To them the angels drawing nigh,
“Why stand and gaze upon the sky?
This is the Savior,” thus they say;
“This is his glorious triumph day.

“Again shall ye behold him so
As ye today have seen him go,
In glorious pomp ascending high,

Up to the portals of the sky.”
O risen Christ, ascended Lord,
All praise to thee let earth accord,
Who art, while endless ages run,
With Father and with Spirit one.

And, because I love the tune…   an interesting version set to a separate hymn.

The Agincourt Song

From a 15th century manuscript. arr. Healey Willan (1880-1968) Nathaniel McEwen, soloist

Learning the Latin Mass

Extraordinary Form Mass at St. Jane

Recently we changed our Mass schedule here at St. Jane, and added a Mass at 12 Noon. The Mass we added is in the Extraordinary Form, otherwise known as the Latin Mass.

It’s really been met with sheer delight in some quarters, and sheer horror in others. What can I say? When the Lord asks you to do something, you don’t say no. And when the Archbishop confirms it, you absolutely don’t say no!

Aside from that, I’m glad to have it here. The Extraordinary Form adds a rich dimension to the spiritual life of the Parish, and many many of our Parishioners have asked for it. We’ve averaged over 250 people so far, which is quite a crowd in our Church, which holds about 280 people (I know… it’s a rather intimate sacred space.) Several Priests in the area have offered to help with it, which is a help as we have 7 Masses here on the weekend.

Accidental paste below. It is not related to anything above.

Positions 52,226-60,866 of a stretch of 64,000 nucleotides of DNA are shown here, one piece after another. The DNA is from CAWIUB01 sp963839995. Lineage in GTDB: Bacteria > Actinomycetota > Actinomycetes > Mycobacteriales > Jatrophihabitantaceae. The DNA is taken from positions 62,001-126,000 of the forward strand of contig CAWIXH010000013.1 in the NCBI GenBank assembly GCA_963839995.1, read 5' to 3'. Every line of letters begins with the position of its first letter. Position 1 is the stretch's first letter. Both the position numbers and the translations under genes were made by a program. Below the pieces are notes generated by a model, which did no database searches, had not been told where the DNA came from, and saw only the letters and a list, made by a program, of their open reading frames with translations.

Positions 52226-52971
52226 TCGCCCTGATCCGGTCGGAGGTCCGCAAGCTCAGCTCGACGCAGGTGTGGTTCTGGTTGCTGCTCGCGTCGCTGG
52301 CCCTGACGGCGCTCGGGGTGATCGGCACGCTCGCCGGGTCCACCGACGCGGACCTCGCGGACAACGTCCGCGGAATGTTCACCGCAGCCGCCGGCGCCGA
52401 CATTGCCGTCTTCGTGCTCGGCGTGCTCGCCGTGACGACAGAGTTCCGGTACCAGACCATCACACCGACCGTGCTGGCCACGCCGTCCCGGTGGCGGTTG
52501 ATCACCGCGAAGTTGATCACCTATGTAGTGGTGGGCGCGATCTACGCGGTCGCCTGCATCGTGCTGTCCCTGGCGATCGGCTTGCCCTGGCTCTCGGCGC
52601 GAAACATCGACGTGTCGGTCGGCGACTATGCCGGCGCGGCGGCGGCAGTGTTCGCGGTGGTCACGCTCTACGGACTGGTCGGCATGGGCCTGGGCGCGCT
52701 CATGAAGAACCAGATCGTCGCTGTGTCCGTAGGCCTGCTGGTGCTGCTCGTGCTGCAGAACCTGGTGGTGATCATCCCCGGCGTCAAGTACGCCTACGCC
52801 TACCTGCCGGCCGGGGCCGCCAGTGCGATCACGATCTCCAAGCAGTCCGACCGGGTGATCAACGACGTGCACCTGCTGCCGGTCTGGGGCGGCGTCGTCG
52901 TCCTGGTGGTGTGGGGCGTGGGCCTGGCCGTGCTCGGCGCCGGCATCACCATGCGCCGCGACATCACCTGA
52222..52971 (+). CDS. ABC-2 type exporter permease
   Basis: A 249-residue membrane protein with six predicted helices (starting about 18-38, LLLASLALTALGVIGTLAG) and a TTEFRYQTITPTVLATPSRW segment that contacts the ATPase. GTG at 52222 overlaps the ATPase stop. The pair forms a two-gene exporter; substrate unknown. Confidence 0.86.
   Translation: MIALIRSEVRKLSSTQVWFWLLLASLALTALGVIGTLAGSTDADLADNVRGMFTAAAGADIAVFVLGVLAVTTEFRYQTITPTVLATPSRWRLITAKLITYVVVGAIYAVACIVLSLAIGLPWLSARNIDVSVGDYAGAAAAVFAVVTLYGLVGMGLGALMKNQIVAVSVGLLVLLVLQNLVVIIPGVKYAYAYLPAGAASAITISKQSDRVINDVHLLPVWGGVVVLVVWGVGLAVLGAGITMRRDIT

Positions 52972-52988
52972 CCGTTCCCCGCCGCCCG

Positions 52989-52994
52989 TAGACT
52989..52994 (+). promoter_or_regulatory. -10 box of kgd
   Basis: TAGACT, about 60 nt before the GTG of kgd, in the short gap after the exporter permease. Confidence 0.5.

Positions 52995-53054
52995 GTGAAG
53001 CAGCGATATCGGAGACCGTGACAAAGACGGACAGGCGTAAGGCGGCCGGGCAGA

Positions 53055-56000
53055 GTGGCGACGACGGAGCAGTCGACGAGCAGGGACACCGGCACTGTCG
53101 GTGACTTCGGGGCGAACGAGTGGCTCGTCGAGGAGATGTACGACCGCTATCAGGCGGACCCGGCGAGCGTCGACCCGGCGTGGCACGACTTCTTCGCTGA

In the 45 years since the new Mass — the Novus Ordo Missae — was introduced, a lot of people have never gotten to know the former rite. When the new Mass was introduced, I was a kid, and remember being very confused by it. We all looked at each other and said, “What?! (Seriously, we did. It was confusing and not well explained to us kids.) I finally studied it by reading all of the Liturgy Documents published during the 70’s and 80’s, and 90’s, and the 00’s, and the 10’s, which has been no small feat, and came to understand and have a great appreciation for it.

When I first re-attended a Latin Mass, as a grown-up some 30 odd years later, the old Mass, the Extraordinary Form, I was very confused. It’s not the kind of thing which is necessarily easy to follow along with, especially at first glance. But one day I went, and I just sat there and prayed, and prayed along with what was going on, and it came back to me. I understood it again.

That was a far cry from actually learning the Mass. It’s been no small feat either. I’ve studied it before, have translated parts of it on and off, and come to a general understanding of the structure. But I’d never mastered the nuts and bolts properly until a few weeks ago. I have more to learn, but I’m looking forward to it. What’s life without interests, challenges and new lessons to learn?

Come out and join us sometime!

The Rev. Kenneth Allen